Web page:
swagger: '2.0'
info:
title: Amazon EC2
host: ec2.amazonaws.com
paths:
/#RunInstance/:
     get:
          summary: Run a new Amazon EC2 instance
          operationId: runInstance
  parameters:
     - in: query
               name: action
               default: RunInstances 

I am considering how we can further make the path unique, by predefining other parameters using default or enum:

swagger: '2.0'
info:
title: Amazon EC2
host: ec2.amazonaws.com
paths:
/#RunWebSiteInstance/:
     get:
          summary: Run a new Amazon EC2 website instance
          description: The ability to launch a new website running on its own Amazon EC2 instance, from a predefined AWS AMI. 
          operationId: runWebServerInstance
  parameters:
     - in: query
               name: action
               default: RunInstances
 
     - in: query
               name: ImageId
               default: ami-60a54009
 

I am still drawing in the lines of what the API provider has given me, but I'm now augmenting with a better summary and description of what is possible using OpenAPI, which can now be reflected in documentation and other tooling that is OpenAPI compliant. I can even prepopulate the default values, or available options using enum settings, tailoring to my team, company, or other specific needs. Taking an existing API definition beyond its provider interpretation of what it does, and getting to work on being more creative around what is possible.

Let me know how incoherent this is. I can't tell sometimes. Maybe I need more examples of this in action. I feel like it might be a big piece of the puzzle that has been missing for me regarding how we tell stories about what is possible with APIs. When it comes to API definitions, documentation, and discovery I feel like we are chained to a provider's definition of what is possible, when in reality this shouldn't be what drives the conversation. There should be definitions, documentation, and discovery documents created by API providers that help articulate what an API does, but more importantly, there should be a wealth of definitions, documentation, and discovery documents created by API consumers that help articulate what is possible. 


SDK Generation, API Validation And Transformation Using The APIMATIC CLI

Continuing a growing number of command line interfaces (CLI) being deployed side by side with APIs, SDK generation provider APIMATIC just released a CLI for their platform, continuing their march towards being a continuous integration provider. There was a great post the other day on Nordic APIs about CLI, highlighting one way API providers seem to be investing in CLIs to help increase the chances that their services will get baked into applications and system integrations.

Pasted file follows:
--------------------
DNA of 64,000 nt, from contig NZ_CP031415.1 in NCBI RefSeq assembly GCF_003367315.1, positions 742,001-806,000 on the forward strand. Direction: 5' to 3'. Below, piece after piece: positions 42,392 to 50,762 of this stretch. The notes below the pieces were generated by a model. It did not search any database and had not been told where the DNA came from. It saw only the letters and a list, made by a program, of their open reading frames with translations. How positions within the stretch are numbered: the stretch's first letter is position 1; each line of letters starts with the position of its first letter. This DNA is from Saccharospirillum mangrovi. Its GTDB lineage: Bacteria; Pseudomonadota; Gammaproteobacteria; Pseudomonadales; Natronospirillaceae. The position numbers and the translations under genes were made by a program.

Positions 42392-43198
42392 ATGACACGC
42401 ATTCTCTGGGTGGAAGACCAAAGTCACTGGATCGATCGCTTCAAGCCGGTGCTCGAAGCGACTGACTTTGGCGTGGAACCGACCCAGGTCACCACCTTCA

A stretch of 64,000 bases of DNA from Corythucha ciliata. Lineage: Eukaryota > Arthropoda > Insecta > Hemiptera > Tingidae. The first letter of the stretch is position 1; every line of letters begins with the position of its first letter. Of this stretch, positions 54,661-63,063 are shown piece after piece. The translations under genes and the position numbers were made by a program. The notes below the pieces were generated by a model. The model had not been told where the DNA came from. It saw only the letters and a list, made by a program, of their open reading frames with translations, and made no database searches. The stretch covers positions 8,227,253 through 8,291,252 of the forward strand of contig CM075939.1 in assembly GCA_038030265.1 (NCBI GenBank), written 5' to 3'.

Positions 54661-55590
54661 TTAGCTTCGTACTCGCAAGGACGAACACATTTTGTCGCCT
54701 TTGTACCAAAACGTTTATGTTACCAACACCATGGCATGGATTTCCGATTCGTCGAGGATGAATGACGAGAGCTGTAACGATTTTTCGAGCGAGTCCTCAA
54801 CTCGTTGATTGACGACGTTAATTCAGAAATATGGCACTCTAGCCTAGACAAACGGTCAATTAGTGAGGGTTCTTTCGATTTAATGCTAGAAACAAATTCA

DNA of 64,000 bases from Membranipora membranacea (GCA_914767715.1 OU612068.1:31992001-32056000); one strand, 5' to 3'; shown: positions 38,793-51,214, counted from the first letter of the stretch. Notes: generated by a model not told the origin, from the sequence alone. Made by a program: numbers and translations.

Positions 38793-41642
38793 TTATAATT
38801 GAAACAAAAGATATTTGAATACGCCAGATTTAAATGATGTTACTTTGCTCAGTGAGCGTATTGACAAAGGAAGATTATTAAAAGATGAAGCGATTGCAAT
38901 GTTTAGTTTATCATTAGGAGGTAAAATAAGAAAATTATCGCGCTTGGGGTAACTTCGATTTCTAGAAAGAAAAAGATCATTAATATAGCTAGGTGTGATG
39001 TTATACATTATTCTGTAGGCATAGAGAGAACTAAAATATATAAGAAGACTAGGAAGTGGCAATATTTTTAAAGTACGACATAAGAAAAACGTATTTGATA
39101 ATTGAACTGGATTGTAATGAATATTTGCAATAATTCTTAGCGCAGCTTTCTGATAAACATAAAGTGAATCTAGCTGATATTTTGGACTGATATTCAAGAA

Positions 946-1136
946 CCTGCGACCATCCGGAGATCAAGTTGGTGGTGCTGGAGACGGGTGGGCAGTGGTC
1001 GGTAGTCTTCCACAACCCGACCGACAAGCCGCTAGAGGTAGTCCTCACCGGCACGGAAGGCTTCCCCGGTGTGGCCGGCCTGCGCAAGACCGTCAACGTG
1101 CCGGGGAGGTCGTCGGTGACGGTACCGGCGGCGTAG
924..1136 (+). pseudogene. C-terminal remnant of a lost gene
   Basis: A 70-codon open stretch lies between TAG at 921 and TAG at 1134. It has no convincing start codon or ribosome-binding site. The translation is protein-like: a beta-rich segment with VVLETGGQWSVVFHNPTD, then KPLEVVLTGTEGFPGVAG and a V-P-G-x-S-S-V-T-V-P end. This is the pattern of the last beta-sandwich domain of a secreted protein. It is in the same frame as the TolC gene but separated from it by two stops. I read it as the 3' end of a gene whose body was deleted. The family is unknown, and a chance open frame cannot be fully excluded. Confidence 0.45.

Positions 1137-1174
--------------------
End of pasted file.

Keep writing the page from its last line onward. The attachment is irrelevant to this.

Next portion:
"APIMatic CLI is a command line tool written in Python which serves as a wrapper over our own Python SDK. It is available in the form of a small windows executable so you can easily plug it into your build cycle. You no longer have to write your own code or set up a development environment for the consumption of our APIs."

SDK generation, API validation and API transformation baked into your workflow, all driven by API definitions available via any URL. This is a pretty important layer of your API lifecycle, something that isn't easily done if you are still battling the monolith system, but when you've gone full microservices, DevOps, Continous Integration Kung Fu (tm), it provides you with a pretty easy way to define, deploy, and validate API endpoints, as well as the system integrations that consume those APIs--all driven and choreographed by your API definitions.

I'm still very API-centric in my workflows and use the APIMATIC API to generate SDKs, and API Transformer to translate API definitions from one format to the other, but I understand that a CLI is more practical for the way some teams operate. API service providers seem to be getting the message and responding to developers with a fully functional CLI, as well as API like Zapier did the other day with the release of their CLI--pushing the boundaries of what is a continuous integration platform as a service.

I asked Adeel of APIMATIC when they would have a CLI generator based upon API definitions. I mean their CLI is a tool that wraps the APIMATIC SDK, which I assume is generated by APIMATIC, using an API definition. Why can't they just autogenerate a CLI for their customers using the same API definition being used to generated the SDK? He responded with a smile. ;-)